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Home Eurosurveillance Edition  2009: Volume 14/ Issue 6 Article 3
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Eurosurveillance, Volume 14, Issue 6, 12 February 2009
Rapid communications
Introduction of human papillomavirus (HPV) vaccination in Sweden
  1. The National Board of Health and Welfare (Socialstyrelsen), Stockholm, Sweden
  2. University Hospital MAS (Universitetssjukhuset MAS), Malmö, Sweden
  3. Cervical Cancer Prevention Working Group, Swedish Society of Obstetrics and Gynaecology, Stockholm, Sweden

Citation style for this article: Tegnell A, Dillner J, Andrae B. Introduction of human papillomavirus (HPV) vaccination in Sweden. Euro Surveill. 2009;14(6):pii=19119. Available online: http://www.eurosurveillance.org/ViewArticle.aspx?ArticleId=19119
Date of submission: 09 February 2009

The Swedish National Board of Health and Welfare (NBH) decided that a vaccine that protects against cervical cancer caused by human papillomavirus (HPV) should be included in the childhood vaccination directive as a nationwide-programme targeting 12-year-old girls from 2010 as a part of the school-health programme. Currently, vaccination of girls 13-18 years of age is covered by the public insurance. In this paper we describe the decision-making process behind the introduction of HPV vaccination in Sweden.


Sweden, as many other countries, has a fairly complicated system for decision-making on introduction and financing of new vaccines in the national vaccination-programme. The programme is currently regulated by directives and recommendations from the National Board of Health and Welfare (NBH). The programme is implemented and financed by the counties through child health clinics (for children aged up to to five years) and by the communities through the school-health system (for children from the age of six years).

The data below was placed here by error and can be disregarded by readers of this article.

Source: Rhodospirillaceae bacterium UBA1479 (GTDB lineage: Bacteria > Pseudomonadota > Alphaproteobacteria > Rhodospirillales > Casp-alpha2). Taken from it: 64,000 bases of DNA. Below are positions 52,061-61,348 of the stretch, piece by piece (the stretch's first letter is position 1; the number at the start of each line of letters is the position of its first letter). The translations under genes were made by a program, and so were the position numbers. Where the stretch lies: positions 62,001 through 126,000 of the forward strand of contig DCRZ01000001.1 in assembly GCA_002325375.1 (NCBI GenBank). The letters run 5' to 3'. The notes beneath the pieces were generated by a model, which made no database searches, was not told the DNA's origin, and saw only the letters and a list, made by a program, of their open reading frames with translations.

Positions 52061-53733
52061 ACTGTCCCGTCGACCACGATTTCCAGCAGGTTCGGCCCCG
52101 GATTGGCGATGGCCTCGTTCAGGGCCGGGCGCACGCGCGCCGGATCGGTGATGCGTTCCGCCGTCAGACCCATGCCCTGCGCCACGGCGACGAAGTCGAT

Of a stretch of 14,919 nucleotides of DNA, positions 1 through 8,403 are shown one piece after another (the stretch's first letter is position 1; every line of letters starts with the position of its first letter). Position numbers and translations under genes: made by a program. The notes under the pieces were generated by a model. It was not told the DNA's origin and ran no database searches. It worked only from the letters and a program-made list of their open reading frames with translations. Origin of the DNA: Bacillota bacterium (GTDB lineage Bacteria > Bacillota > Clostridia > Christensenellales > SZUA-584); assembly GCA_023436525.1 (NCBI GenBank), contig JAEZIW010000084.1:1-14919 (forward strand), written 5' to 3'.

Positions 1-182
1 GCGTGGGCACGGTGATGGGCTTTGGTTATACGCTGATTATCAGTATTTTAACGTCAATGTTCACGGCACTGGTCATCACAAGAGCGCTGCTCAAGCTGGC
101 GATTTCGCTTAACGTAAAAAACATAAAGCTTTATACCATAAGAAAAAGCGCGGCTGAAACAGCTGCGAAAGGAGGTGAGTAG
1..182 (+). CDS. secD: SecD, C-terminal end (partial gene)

In response to the number of candidate vaccines that have become available on the market in recent years, the NBH has established a ten-point list of factors to be evaluated for new vaccines [1]. The NBH then appoints an expert-group for a vaccine that is considered a possible candidate for introduction, to collect the knowledge about the vaccine following this general outline. This is further analysed by the NBH in a dialogue with responsible stakeholders in the field before a final decision on the inclusion of the vaccine in the directive on childhood vaccinations can be taken.

For the vaccination against human papillomavirus (HPV), this work started in 2007. The expert group concluded that HPV infection was established as a cause of cervical cancer, condylomas, vulvar cancer, vaginal cancer, anal cancer and tonsillar cancer and that HPV16/18 infection annually contributed to about 500 cases of cancer and about 200 cancer deaths per year in Sweden [2]. Approximately 38,000 annual cases of condyloma were estimated to be caused by HPV6/11 [2]. Modelling of the infection based on Swedish serosurveys and sexual behaviour data indicated that the largest health gains would be seen by vaccination of girls aged 12-18 years [2,3].

Based on the report from the expert-group, the NBH decided that a vaccine that protects against cervical cancer caused by HPV should be included in the childhood vaccination directive as a nationwide-programme targeting 12-year-old girls from 2010 as a part of the school-health programme. The directive specifies for which diseases vaccines should be offered but not what vaccines should be used. The NBH also decided that an introduction could only be recommended if an extensive follow-up programme was implemented.  This is in line with the World Health Organization (WHO) recommendations of follow-up for coverage, safety and population effectiveness and its aim is also to ensure that the screening programme continues to be at least as effective as today [4].